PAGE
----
The fundamentals for international higher education look good, but there are a bunch of buts
Trump and Brexit aside, demographics and growing Asian incomes suggest universities that recruit international students have a strong base, according to internationalisation expert, Australian expat Alan Ruby from the University of Pennsylvania.
By 2020 there will be 609m 15-19 year olds in the world, 55 per cent of them in Asia, particularly China, India and Indonesia, up 5m on 2010. So, higher education demand will grow, even if the present participation rate for post school study holds at the present 35 per cent.
This growth will likely lead to increased demand for international education from the wealthiest 2 per cent of households in the Asia growth markets as their incomes rise, by an estimated 80 per cent by 2030. “There is a reasonable basis for continued growth in demand for international education from households willing and able to spend for the service,” Mr Ruby writes.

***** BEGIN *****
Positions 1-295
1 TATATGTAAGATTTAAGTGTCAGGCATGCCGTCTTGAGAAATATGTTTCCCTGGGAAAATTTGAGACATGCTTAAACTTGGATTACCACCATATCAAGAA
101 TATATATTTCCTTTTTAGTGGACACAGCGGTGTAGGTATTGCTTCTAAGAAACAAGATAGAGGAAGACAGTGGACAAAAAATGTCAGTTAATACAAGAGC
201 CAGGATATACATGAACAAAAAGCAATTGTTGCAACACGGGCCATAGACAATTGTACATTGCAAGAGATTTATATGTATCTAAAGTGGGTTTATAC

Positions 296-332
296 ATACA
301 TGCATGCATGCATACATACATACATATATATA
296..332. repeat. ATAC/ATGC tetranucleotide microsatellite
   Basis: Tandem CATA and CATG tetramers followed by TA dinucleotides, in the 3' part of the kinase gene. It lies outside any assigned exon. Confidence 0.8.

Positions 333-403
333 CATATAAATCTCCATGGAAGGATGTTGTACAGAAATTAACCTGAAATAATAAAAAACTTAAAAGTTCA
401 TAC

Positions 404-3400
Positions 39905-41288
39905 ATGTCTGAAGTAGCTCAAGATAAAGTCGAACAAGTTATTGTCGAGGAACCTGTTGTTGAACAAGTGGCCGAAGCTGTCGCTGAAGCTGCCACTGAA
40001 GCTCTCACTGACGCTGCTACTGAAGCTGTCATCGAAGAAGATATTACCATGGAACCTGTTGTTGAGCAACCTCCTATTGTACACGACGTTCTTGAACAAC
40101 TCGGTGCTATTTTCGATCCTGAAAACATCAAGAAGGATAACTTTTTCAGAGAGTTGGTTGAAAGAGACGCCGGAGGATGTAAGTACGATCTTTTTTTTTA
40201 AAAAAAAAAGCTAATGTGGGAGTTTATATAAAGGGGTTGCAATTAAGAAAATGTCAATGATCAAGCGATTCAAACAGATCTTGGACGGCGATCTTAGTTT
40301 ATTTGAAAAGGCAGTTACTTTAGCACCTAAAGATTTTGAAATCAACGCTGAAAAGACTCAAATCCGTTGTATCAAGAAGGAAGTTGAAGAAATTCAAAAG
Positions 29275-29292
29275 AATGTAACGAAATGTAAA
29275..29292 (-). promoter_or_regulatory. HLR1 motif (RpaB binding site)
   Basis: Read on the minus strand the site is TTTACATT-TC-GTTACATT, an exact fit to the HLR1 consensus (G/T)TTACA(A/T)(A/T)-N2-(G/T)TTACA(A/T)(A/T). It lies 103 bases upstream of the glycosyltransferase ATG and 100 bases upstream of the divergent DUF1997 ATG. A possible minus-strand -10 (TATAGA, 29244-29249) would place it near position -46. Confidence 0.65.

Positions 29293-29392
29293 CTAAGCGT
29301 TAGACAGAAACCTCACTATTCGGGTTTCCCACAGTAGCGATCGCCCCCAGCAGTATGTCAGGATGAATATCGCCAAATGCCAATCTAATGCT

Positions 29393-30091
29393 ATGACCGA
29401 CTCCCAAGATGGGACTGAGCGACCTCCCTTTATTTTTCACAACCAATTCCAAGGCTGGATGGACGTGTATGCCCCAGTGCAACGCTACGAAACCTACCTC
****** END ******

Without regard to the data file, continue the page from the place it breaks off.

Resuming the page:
But he warns that this does not, “automatically translate into a steady stream of applicants to higher education.”
“To attract international students, institutions will still need to look at the perceived value of what they offer, which includes the wider social and cultural environment.” Thus, he points to European perceptions of Brexit and the response of India to crimes against its students overseas.
“The political economy of nations and the decisions of sovereign governments about visa processing, access to employment opportunities, and citizenship could lead to shifts in ‘market share’ as demand grows and individuals opt for personal security and easier access to employment,” he argues.
And it all depends on the good-ish times rolling on. “This assumes that the world avoids a large-scale war that stops the free flow of people or another financial crisis which reduces the value of families’ assets.”